Forward genetic screens in Drosophila melanogaster
using ethyl methanesulfonate (EMS) mutagenesis are a powerful approach for identifying genes that modulate specific biological processes in an in vivo
setting. The mapping of genes that contain randomly-induced point mutations has become more efficient in Drosophila
thanks to the maturation and availability of many types of genetic tools. However, classic approaches to gene mapping are relatively slow and ultimately require extensive Sanger sequencing of candidate chromosomal loci. With the advent of new high-throughput sequencing techniques, it is increasingly efficient to directly re-sequence the whole genome of model organisms. This approach, in combination with traditional chromosomal mapping, has the potential to greatly simplify and accelerate mutation identification in mutants generated in EMS screens. Here we show that next-generation sequencing (NGS) is an accurate and efficient tool for high-throughput sequencing and mutation discovery in Drosophila melanogaster.
As a test case, mutant strains of Drosophila
that exhibited long-term survival of severed peripheral axons were identified in a forward EMS mutagenesis. All mutants were recessive and fell into a single lethal complementation group, which suggested that a single gene was responsible for the protective axon degenerative phenotype. Whole genome sequencing of these genomes identified the underlying gene ect4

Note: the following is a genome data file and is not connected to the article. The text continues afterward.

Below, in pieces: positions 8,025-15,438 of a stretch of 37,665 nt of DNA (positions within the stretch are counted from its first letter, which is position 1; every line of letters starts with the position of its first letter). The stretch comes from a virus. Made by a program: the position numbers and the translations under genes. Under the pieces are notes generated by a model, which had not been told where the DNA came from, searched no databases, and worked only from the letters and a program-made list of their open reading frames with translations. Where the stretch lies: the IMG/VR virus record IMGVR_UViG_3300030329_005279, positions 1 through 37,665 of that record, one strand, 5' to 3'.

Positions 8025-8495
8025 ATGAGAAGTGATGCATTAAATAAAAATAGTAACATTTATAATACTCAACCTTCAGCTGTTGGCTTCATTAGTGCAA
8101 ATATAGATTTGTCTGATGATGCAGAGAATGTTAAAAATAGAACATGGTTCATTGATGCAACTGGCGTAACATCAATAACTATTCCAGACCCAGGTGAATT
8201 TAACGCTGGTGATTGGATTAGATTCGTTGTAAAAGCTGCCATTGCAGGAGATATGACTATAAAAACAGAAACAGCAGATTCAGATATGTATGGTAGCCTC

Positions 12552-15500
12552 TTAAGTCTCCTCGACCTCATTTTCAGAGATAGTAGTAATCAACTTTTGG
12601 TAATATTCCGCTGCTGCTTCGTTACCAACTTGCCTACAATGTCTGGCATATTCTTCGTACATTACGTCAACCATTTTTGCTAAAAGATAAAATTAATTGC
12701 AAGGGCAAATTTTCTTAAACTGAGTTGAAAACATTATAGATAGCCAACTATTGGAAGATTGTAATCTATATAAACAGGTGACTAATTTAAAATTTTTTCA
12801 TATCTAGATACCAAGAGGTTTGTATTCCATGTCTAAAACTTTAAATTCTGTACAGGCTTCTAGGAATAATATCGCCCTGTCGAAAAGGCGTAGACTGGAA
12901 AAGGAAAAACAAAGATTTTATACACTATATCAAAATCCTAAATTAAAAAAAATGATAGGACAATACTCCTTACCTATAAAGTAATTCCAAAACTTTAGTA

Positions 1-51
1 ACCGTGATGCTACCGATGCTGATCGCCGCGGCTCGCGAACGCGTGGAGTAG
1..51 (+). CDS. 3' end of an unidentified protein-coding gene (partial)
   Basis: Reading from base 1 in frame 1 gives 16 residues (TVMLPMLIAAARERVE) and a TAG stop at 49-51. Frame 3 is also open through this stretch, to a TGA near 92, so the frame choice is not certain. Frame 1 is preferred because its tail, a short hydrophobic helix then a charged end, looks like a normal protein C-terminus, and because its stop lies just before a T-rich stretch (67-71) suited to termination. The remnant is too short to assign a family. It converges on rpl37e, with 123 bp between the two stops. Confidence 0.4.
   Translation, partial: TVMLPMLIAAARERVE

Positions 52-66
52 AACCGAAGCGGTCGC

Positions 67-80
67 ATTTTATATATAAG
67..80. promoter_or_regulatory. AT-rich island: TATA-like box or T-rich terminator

. To improve the process of genome wide mutation identification, we developed Genomes Management Application (GEM.app, https://genomics.med.miami.edu), a graphical online user interface to a custom query framework. Using a custom GEM.app query, we were able to identify that each mutant carried a unique non-sense mutation in the gene ect4
), which was recently shown by Osterloh et al.
to be essential for the activation of axonal degeneration. Our results demonstrate the current advantages and limitations of NGS in Drosophila
and we introduce GEM.app as a simple yet powerful genomics analysis tool for the Drosophila
community. At a current cost of <$1,000 per genome, NGS should thus become a standard gene discovery tool in EMS induced genetic forward screens.